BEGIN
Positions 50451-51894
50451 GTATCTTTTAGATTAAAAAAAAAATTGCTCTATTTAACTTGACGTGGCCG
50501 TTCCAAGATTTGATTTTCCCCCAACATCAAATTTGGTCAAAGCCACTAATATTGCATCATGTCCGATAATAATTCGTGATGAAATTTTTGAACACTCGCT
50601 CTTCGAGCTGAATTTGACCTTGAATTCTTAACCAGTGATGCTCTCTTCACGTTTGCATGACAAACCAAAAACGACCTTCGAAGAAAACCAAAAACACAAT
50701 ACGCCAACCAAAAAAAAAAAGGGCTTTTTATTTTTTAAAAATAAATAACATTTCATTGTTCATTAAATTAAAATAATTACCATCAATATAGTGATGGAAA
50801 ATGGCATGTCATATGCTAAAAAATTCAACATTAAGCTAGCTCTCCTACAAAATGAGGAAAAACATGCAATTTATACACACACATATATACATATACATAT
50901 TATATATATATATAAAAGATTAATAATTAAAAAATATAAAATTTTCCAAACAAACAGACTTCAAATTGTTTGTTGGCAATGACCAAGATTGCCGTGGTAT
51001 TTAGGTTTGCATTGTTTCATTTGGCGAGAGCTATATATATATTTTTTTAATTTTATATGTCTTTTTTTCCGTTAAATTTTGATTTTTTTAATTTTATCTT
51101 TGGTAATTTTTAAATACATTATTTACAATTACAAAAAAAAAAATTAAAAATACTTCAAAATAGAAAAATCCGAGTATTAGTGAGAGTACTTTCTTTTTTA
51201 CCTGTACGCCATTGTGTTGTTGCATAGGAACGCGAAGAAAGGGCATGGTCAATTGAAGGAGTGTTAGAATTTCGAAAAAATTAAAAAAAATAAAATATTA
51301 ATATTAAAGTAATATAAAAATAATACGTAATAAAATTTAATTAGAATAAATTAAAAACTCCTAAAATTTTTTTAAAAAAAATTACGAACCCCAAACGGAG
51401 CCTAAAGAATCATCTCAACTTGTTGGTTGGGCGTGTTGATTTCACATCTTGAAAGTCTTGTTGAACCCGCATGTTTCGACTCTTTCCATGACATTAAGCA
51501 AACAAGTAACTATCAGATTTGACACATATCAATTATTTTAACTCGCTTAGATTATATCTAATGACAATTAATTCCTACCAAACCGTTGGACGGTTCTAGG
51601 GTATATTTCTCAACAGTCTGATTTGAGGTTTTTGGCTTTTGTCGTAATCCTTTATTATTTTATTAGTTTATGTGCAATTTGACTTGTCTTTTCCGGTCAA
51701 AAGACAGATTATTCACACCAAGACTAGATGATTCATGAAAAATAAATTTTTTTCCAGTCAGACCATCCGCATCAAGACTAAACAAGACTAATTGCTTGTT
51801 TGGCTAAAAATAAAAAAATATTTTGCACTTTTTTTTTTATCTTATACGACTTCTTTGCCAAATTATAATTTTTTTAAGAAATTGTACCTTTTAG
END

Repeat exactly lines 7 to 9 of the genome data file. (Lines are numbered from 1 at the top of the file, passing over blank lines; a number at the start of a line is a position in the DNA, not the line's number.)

50901 TATATATATATATAAAAGATTAATAATTAAAAAATATAAAATTTTCCAAACAAACAGACTTCAAATTGTTTGTTGGCAATGACCAAGATTGCCGTGGTAT
51001 TTAGGTTTGCATTGTTTCATTTGGCGAGAGCTATATATATATTTTTTTAATTTTATATGTCTTTTTTTCCGTTAAATTTTGATTTTTTTAATTTTATCTT
51101 TGGTAATTTTTAAATACATTATTTACAATTACAAAAAAAAAAATTAAAAATACTTCAAAATAGAAAAATCCGAGTATTAGTGAGAGTACTTTCTTTTTTA